Warner was the second-highest run-getter in the 2019 ICC Men’s Cricket World Cup, where Australia were knocked out in the semi-final. Warner, who experienced the thrill of World Cup glory in 2015, hopes to have another shot at lifting the fifty-over cup in 2023.
“As the legs get older time will tell. At the moment I’m feeling as fit as a fiddle and if I can keep running between wickets as well as I have done, who knows. That World Cup is the ultimate goal.”
In the interim, there’s potentially two T20 World Cups that Warner could feature in, including one on home soil. The opener has indicated that he may move away from the shortest format after next year’s ICC Men’s T20 World Cup in India with a view to create an opportunity for younger batsmen.
“There’s back-to-back Twenty20 World Cups, and I started my career with Twenty20 cricket, and I think it’s important we’ve got younger kids coming through and they get a sniff and a chance of playing at this level as well.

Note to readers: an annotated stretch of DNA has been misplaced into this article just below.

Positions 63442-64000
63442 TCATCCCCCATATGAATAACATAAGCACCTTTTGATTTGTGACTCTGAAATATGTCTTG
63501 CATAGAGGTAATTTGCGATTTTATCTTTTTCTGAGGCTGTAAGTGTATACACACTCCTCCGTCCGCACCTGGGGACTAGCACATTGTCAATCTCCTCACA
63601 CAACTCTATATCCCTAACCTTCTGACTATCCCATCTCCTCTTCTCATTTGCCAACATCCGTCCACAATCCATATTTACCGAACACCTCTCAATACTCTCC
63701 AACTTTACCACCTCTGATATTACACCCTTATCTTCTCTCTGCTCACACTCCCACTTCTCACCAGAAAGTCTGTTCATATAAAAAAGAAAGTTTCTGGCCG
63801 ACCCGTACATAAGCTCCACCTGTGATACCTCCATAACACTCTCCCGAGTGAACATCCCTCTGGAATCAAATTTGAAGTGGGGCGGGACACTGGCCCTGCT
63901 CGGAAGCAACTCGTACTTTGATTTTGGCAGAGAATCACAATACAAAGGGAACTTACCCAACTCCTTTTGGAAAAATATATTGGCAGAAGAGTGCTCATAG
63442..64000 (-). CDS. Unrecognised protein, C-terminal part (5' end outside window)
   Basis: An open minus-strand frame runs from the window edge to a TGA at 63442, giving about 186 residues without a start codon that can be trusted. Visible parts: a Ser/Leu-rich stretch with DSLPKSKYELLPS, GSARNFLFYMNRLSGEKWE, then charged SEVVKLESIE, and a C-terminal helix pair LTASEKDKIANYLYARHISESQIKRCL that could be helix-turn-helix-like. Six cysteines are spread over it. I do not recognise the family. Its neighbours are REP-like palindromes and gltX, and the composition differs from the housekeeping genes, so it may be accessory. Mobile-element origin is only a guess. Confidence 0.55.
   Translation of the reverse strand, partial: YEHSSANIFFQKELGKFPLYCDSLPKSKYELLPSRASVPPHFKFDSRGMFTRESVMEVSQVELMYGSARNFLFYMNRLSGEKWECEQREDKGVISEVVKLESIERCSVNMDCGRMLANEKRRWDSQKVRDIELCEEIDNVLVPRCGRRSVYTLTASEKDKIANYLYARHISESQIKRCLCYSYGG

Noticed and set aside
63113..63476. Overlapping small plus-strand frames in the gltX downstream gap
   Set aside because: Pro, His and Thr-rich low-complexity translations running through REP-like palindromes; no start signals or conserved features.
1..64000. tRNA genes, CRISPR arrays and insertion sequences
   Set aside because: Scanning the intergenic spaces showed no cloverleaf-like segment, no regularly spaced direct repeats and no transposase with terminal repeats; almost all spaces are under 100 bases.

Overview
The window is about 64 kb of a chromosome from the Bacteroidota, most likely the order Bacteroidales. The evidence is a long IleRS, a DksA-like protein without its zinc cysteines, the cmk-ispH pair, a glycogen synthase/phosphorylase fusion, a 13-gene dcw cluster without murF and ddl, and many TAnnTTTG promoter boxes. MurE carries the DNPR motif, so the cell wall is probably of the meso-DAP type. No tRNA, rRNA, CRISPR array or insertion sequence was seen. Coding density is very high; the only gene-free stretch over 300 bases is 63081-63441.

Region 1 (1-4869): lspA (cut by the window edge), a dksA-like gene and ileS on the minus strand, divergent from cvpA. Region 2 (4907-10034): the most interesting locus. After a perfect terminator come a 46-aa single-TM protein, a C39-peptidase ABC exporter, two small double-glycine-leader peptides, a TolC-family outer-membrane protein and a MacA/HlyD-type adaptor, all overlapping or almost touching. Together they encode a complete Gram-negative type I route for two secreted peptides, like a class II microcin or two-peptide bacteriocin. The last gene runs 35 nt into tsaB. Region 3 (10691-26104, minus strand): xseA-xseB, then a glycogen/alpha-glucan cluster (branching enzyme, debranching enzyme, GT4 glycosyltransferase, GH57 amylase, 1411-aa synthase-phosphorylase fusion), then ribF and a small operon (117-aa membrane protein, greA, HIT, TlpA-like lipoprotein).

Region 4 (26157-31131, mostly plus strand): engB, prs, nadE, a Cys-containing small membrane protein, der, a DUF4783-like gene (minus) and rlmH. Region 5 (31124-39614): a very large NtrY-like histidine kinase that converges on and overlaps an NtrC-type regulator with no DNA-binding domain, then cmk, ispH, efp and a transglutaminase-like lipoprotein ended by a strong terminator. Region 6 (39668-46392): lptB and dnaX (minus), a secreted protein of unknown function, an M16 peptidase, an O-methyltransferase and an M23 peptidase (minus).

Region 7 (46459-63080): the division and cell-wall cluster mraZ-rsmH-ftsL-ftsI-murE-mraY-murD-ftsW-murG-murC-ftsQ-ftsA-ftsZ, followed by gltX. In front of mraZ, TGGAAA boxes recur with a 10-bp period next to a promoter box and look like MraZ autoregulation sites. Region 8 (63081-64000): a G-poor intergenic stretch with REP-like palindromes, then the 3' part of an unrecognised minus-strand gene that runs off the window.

“I was fortunate enough to get this opportunity through T20 cricket and I think it’s a great base, a platform for these kids to get under some pressure and learn about what it’s like to play and train at this level.
“We’re seeing a lot of guys and talent coming through Australian cricket (and) I think it’s important we’re leaving those opportunities open there.”